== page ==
Remus Woyrsch

Remus Woyrsch

German Field Marshal (1917).
Date of Birth: 02.09.1847
Country: Germany

  1. Biography of Remus Voyrsch
  2. Early Career
  3. Commander and Leader
  4. World War I
  5. Army Group Voyrsch

Biography of Remus Voyrsch

Remus Voyrsch was a German General Field Marshal (1917) who had a long and distinguished military career. He joined the 1st Guard Infantry Regiment in April 1866, starting as a Lieutenant. Throughout his career, Voyrsch held various positions of increasing responsibility and leadership within the German military.

Early Career

In 1873, Voyrsch became the Regimental Adjutant, and in 1876 he served as the Adjutant of the 2nd Guard Infantry Brigade. From 1878 to 1879 and again from 1882 to 1889, he served in the General Staff. In 1879, Voyrsch became the commander of a company, and from 1889 to 1892, he commanded the battalion of the 1st Guard Infantry Regiment.

Commander and Leader

In 1892, Voyrsch became the Chief of Staff of the VII Army Corps, and from 1894 to 1896, he commanded the Guards Corps. He continued to rise through the ranks, becoming the commander of the Guards Fusilier Regiment in 1896, the 4th Infantry Brigade in 1897, and the 12th Division in 1901. From 1903 to 1910, Voyrsch commanded the VI Army Corps before retiring in 1911.

World War I

When World War I broke out in 1914, Voyrsch was called back into service and appointed as the commander of the Silesian Landwehr Corps. This corps, consisting of two landwehr divisions and 72 guns, was deployed on the Breslau direction and operated under the command of General M. Pritytsa und Gaffron's 8th Army. Voyrsch played a crucial role in coordinating the actions between German and Austro-Hungarian forces and consistently supported the allies with his corps, which surpassed the Austro-Hungarian troops in combat capabilities.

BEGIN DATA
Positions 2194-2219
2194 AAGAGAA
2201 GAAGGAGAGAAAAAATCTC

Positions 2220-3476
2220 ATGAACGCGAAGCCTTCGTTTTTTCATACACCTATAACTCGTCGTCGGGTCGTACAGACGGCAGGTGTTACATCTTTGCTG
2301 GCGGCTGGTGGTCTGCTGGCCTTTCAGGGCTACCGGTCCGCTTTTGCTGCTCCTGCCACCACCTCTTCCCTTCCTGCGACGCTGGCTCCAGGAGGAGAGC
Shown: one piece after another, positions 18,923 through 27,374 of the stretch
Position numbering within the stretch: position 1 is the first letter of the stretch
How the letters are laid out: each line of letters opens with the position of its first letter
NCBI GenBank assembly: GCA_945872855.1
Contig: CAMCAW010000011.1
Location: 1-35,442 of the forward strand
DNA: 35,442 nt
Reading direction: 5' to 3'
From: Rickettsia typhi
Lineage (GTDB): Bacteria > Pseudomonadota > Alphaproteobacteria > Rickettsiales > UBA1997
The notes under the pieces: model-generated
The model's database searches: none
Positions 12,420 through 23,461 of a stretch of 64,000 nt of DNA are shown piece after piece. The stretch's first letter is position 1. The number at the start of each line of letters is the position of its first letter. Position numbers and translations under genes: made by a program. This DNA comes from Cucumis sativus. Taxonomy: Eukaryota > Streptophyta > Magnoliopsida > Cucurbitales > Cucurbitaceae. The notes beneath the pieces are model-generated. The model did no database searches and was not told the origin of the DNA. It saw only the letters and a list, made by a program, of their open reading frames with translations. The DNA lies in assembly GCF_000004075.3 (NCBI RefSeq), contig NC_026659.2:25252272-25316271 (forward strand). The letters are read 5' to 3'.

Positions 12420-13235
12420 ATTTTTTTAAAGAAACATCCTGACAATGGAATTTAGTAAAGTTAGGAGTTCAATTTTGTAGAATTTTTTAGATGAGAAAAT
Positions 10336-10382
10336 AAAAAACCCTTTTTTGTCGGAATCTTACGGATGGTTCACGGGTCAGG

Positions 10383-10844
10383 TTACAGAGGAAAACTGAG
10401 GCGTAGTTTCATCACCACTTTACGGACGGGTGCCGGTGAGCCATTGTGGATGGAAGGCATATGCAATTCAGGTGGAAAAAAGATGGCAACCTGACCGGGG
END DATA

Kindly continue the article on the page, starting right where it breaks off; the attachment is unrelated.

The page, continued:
During the Galician Battle in 1914, Voyrsch's corps was directed to reinforce the right flank of the 1st Austro-Hungarian Army. However, on August 28th (September 9th), the corps suffered a severe defeat alongside the Austro-Hungarian forces and was forced to retreat, losing almost all of the artillery of the 4th Landwehr Division and 5,000 prisoners. Despite this setback, Voyrsch was awarded the Pour le Merite order on October 25th, 1914.

Army Group Voyrsch

On November 3rd, 1914, Voyrsch's corps was transformed into the Army Group "Voyrsch." By January 1915, he commanded not only the landwehr corps but also the 1st (General V. Dankl) and 2nd (General E. Bohm-Ermolli) Austro-Hungarian armies. Voyrsch's landwehr corps, now commanded by Lieutenant General G. von Konig, consisted of the 3rd (Lieutenant General von Rises) and 4th (Lieutenant General von Wegerer) landwehr divisions and Lieutenant General von Bredow's landwehr division.

Voyrsch continued to lead his group in operations in Silesia and Poland as part of the German Eastern Front. On July 23rd, 1915, he was awarded oak leaves to the Pour le Merite order. In late June 1916, Voyrsch's group, consisting of the XXV Reserve, III, and XXP Austro-Hungarian corps, and III German Landwehr Corps, faced the 4th Russian Army of the Western Front in the Baranovichi region. He successfully defended the front, preventing the breakthrough of the Russian forces and inflicting significant damage on the enemy.

From August 29th to December 31st, 1916, Voyrsch served as the Commander-in-Chief of the Army Group Voyrsch, which was established to stabilize the front after the defeat of Austro-Hungarian forces during the Brusilov Offensive and the entry of Romania into the war. However, on December 15th, 1917, Voyrsch was retired from active service.